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    • Congrats on your 200th post! I’ve so appreciated your perspective and what you’ve shared about your journey these last couple of years, as well as being able to commiserate with a fellow writer.

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  8. I took that same train a couple of years ago – I recall too that this was one trip where wildlife eluded me. That whole part of the country is steeped in the history of Native American oppression hidden just below the surface. I visited Fort Laramie, Wyoming a few years ago – it’s in the park system and they do their best to relate both sides in the content presented on the grounds – but it is clearly a frontier fort designed to protect white Americans traveling west.

    On our drive out I saw a really interesting bridge and stopped to take a shot. I had to hike down the river for a better vantage point – it was the Platte River. About 30 feet from the road there is a marker in the woods – the place where a cow was killed as it trampled the lodges of the Native Americans. This spot in the woods touched off reprisals and the eradication of the entire village – it was a spark that started a war and it started in this almost secret place in the woods. I thought about how odd it was that there were living histories and tours just up the road and no mention of this spot on the river where a whole generation was slaughtered over a cow.

    You can’t just see the positive and have any empathy or understanding of our history. We are more complex than that.

    Liked by 1 person

    • Wow – thanks for sharing your story. With history, it always feels like there is more boiling under the surface, waiting to erupt. And sometimes it does. What concerns me most is that if we don’t acknowledge, teach and learn about all the stories, we make choices based on public relations output (e.g. textbooks, fictionalized movies).

      The Baker or Marias Massacre, which I was referring to in the post, came about through a tangled web of stolen horses and a long history of enmity between two men, one white and one Indian. When Owl Child murdered Malcom Clark, it set off a reprisal. Unfortunately, the 2nd cavalry major and a reputed drunk, Eugene Baker, misidentified the camp and his troops opened fire, murdering 173 people. 50 were children under the age of 12.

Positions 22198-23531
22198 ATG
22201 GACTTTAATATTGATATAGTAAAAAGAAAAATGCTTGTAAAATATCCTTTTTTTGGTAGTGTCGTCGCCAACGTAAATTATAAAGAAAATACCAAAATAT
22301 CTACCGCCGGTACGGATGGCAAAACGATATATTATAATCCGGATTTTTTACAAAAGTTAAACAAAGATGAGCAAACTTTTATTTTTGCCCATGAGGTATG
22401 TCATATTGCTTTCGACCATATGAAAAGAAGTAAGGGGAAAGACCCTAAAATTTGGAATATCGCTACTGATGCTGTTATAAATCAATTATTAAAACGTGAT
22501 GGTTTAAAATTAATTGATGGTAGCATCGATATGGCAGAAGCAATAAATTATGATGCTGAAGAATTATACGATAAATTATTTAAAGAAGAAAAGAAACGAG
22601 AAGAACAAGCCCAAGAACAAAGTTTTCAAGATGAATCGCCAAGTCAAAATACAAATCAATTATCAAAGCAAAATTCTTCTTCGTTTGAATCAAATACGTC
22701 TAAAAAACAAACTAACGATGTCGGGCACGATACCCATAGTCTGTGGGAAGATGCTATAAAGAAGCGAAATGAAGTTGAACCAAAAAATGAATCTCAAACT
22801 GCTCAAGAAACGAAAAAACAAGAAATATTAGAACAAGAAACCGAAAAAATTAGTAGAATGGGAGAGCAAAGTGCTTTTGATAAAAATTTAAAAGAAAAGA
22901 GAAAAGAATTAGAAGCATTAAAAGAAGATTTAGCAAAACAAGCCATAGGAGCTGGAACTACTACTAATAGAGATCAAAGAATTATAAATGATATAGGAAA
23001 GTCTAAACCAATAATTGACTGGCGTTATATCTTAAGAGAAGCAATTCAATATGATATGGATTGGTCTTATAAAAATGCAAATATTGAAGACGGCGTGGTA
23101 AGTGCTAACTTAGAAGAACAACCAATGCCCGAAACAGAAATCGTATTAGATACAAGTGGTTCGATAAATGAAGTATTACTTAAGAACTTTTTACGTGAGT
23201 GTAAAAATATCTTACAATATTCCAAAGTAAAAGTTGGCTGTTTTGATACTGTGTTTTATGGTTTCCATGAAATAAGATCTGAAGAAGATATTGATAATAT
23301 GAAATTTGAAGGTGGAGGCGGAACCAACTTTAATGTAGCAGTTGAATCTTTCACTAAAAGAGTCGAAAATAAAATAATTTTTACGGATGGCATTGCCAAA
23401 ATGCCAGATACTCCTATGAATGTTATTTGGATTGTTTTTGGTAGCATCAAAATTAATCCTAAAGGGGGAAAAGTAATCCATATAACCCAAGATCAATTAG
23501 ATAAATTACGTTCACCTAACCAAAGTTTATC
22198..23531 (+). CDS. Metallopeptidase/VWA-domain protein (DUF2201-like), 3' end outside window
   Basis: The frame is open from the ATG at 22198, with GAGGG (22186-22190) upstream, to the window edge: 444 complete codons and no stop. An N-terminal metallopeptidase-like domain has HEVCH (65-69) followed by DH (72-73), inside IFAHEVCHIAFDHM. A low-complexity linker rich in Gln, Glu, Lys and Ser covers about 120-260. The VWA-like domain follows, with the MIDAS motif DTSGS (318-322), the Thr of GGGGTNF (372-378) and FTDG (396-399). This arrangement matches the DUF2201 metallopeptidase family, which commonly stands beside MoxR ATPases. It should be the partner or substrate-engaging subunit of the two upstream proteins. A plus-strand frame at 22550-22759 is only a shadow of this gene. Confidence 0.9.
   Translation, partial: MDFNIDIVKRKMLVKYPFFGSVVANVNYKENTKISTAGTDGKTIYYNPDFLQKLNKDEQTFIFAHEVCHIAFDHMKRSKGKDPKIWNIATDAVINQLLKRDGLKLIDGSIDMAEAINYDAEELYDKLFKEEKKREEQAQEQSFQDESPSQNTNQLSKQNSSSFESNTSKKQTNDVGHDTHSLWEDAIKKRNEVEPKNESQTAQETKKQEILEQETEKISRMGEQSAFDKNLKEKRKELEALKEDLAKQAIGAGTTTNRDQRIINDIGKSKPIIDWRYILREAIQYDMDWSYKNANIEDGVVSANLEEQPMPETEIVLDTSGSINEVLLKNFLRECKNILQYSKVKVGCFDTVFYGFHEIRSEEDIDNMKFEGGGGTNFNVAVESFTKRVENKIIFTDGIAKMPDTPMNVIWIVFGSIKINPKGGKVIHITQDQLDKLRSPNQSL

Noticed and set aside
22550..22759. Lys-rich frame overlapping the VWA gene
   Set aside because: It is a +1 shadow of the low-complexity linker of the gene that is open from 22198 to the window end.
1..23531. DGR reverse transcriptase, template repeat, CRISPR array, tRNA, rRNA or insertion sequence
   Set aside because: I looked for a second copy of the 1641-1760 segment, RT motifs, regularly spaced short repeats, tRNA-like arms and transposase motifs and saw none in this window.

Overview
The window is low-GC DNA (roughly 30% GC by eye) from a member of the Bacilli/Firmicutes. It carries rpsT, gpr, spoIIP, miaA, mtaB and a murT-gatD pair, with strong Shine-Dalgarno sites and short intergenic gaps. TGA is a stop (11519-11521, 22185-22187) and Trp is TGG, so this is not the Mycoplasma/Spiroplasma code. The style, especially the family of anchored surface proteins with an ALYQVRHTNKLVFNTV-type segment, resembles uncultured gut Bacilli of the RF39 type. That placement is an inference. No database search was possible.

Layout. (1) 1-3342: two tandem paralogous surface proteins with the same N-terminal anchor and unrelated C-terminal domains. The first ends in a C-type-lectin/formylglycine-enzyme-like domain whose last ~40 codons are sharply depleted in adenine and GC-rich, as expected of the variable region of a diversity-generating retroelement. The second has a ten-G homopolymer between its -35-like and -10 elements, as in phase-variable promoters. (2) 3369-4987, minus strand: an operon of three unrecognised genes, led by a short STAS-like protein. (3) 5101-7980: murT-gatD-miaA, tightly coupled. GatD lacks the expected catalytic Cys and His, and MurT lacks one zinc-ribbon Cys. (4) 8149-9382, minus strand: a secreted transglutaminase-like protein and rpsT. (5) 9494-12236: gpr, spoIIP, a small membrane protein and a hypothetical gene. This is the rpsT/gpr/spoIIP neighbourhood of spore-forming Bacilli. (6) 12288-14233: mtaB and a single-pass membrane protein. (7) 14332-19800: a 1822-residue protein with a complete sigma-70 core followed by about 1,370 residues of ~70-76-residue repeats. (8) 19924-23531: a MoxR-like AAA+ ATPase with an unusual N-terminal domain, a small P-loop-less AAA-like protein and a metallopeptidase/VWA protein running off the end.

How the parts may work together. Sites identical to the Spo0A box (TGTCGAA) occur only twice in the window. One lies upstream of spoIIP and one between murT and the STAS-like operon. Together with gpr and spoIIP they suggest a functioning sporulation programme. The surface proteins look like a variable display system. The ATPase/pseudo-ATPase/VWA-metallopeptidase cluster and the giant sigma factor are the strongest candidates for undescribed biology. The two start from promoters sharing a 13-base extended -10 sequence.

In the age of information, we can no longer claim ignorance when horrors are perpetuated on populations, nor ignorance of our country’s complicity in those acts. While I have no idea how to repair or make reparations for past horrors, there is no excuse for ignorance or for repeating those same mistakes. We have a lot of healing and bridging work to do in this country.

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  9. I’m happy you came back to yourself, inspired. When I read this post I was reflecting on the fact that I’ve always thought of myself as an observer and story teller, although I seldom dare to delve into the people world. The natural world speaks to me…and when I observe it tells me the story. What a great post, Michelle. I want to read the story.

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    • Thanks, Helen. You do a terrific job of observing, interpreting and narrating your natural world. It’s always a pleasure to read your blog. I’ve been really thinking about that kind of writing. Over the years, reading Aldo Leopold, Gretel Ehrlich, Barry Lopez, John Muir and Edward Abbey, I’ve wished to do more nature writing and am currently trying to figure out if I can integrate more of that in my work-in-progress. I’m obviously still a writer-in-progress!

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  10. Glacier is a beautiful park. Loved your blackbill pic, just gorgeous.
    I agree 100% about looking at all of history and not just one point of view. Think we’d be better off if that was the norm and not the exception.

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    • Critical thinking is one of those skills that needs to really be promoted at home and in school. It requires that one see the breadth of history and not just points in time. Sometimes when I hear politicians or social commentators, I wonder how they have gotten as far as they have without those skills.